In a time when people can’t even trust their personal WiFi networks anymore, Google’s latest Transparency Report offers a glimmer of hope. For the first time in history, 64% of all Chrome traffic uses HTTPS (Hypertext Transfer Protocol Secure) encryption, compared to just 42% this time last year.
Not only does this mean more people are browsing encrypted sites than ever before, but the year-over-year increase is also staggering.
Why the sudden change?
You may have noticed a change in how the Chrome browser operates over the last year or so. Every time you type in a URL without HTTPS or click on a random redirect link, your browser will automatically alert you to the fact that the website may not be secure. Now, whether or not the website in question is malicious is moot; if a site isn’t using HTTPS, it’s simply not safe.
Google’s been pushing hard to enact HTTPS as the industry standard, and by flagging potentially unsecure websites, they’ve been able to nudge more developers to turn to HTTPS.
How HTTPS works
That’s because HTTPS has become the de facto standard for website encryption. When you visit a site with HTTPS in the URL, your information is encrypted, meaning it’s impossible for someone to see what you’re doing, what you’re buying, or which links you click. While the early days of the internet only reserved HTTPS for high-risk sites like your bank, it’s becoming more and more popular today—in large part due to Google’s insistence.
Other key takeaways from the report
Not only are more people browsing securely, the number of encrypted sites has also increased. According to Google, the top 100 websites that now use HTTPS has increased by 37% from last year, nearly doubling the year-over-year amount. This push for more security has given app developers more incentive to meet specific privacy protections, which has been evident in various encrypted messenger apps like WhatsApp and Telegram. Even Facebook Messenger, which is used by more than 1.2 billion people worldwide, provides end-to-end encryption to keep messages private.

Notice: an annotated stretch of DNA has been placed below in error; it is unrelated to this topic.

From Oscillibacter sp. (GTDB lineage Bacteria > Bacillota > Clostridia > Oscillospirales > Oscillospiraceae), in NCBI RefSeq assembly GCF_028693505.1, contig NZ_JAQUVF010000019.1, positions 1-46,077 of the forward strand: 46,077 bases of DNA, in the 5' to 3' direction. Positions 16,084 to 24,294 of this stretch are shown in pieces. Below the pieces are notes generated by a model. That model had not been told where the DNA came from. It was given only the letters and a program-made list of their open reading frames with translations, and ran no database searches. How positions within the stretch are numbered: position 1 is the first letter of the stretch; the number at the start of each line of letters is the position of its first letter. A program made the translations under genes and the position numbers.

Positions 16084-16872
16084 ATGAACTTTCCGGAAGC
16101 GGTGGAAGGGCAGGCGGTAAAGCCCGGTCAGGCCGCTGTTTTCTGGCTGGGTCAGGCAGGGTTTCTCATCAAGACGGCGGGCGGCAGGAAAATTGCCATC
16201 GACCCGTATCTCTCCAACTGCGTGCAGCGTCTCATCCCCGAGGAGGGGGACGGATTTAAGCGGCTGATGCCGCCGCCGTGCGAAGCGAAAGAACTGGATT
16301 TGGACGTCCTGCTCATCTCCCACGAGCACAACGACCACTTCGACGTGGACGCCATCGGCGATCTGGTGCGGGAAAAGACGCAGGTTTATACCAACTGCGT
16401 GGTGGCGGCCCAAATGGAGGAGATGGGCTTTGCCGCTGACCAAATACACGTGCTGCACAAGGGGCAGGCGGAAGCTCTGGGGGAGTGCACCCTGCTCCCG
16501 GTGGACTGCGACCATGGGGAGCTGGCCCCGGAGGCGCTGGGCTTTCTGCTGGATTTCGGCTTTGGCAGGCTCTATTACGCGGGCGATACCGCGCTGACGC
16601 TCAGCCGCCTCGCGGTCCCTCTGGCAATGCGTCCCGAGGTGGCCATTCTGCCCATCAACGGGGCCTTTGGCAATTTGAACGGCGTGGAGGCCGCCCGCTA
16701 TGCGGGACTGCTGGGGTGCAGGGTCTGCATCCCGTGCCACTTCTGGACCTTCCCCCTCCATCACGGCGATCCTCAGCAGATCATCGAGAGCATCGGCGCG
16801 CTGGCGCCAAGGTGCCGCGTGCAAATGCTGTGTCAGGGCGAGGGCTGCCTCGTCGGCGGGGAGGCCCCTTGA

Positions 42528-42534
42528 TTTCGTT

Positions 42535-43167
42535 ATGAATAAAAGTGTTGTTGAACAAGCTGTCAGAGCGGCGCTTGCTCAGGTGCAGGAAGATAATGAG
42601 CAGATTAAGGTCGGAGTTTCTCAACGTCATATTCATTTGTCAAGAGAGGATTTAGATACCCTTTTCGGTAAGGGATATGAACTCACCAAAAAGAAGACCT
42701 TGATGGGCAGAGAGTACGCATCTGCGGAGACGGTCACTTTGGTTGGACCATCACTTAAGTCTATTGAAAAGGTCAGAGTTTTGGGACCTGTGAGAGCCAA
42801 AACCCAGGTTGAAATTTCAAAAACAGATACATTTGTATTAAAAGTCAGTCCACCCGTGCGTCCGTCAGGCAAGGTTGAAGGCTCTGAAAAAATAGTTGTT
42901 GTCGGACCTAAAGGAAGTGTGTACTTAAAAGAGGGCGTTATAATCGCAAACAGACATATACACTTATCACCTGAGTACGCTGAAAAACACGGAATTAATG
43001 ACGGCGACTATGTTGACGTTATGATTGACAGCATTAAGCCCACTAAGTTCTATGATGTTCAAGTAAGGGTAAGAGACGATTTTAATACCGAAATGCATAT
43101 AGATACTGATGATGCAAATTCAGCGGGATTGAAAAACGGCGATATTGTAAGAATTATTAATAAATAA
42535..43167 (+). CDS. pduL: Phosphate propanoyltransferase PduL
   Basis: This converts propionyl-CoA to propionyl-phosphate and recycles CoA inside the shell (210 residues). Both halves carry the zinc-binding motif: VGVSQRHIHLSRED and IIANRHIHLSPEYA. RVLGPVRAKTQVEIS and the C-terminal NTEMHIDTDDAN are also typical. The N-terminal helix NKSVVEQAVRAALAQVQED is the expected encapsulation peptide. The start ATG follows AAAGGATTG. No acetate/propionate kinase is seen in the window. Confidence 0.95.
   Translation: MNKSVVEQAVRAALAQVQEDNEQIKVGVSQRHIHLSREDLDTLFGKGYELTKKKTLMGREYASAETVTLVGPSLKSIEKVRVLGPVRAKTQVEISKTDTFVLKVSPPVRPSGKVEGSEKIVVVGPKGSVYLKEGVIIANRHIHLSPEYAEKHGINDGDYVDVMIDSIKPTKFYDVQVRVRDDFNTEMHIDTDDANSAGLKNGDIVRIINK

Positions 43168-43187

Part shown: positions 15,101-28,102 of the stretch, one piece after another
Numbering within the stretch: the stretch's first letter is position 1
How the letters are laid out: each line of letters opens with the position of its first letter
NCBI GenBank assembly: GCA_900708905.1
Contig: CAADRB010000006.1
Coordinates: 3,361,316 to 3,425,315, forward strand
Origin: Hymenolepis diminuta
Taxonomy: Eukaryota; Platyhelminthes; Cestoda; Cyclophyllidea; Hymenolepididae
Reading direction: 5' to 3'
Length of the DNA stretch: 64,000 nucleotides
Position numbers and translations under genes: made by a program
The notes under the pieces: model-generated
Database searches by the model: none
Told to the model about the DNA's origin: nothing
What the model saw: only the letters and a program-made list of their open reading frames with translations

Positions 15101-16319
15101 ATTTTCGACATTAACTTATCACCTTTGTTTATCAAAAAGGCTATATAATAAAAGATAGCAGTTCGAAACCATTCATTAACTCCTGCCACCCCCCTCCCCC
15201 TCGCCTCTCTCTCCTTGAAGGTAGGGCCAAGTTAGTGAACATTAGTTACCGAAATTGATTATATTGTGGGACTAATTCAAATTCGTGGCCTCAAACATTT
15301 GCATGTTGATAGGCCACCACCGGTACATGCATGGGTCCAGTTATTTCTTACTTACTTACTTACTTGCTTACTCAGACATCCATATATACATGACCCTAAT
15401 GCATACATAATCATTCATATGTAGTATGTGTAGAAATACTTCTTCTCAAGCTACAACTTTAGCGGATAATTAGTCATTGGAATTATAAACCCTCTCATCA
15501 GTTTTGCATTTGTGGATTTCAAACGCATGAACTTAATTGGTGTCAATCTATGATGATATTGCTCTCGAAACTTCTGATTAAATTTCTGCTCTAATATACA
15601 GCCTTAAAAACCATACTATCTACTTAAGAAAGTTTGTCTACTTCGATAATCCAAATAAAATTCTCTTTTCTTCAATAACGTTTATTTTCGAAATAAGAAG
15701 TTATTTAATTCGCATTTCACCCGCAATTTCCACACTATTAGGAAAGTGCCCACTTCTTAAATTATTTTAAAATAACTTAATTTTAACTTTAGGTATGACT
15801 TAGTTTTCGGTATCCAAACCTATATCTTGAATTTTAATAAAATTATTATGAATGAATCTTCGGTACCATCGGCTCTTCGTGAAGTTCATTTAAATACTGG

What’s even more surprising is the fact that nearly every major platform in the U.S. has record surges in HTTPS-protected traffic:
- Android is now at 64%, up from 42% last year
- iPhone/iPad is at 75%, up from 67%
- Mac is at 75%, up from 60%
- Windows isn’t far behind at 73%, up from 59%
You can read Google’s Transparency Report in its entirety here.
Privacy on the mind
While Google’s push for HTTPS has undoubtedly been successful, experts still suggest people use VPNs to keep their devices safe. Just this month the KRACK security flaw, which exploits a basic feature in the WPA2 encryption protocol, has been shown to be avoidable by simply connecting to a VPN server. That’s because a VPN will reroute your web traffic through another encrypted server, thereby patching the network flaw automatically. And while IoT devices like smart TVs are most at risk, connecting your VPN to your home’s router is a simple way to keep your connections secure.
With governments pushing for stronger surveillance protocols and an increasing influx of malware and spyware, a VPN is still your best line of defense.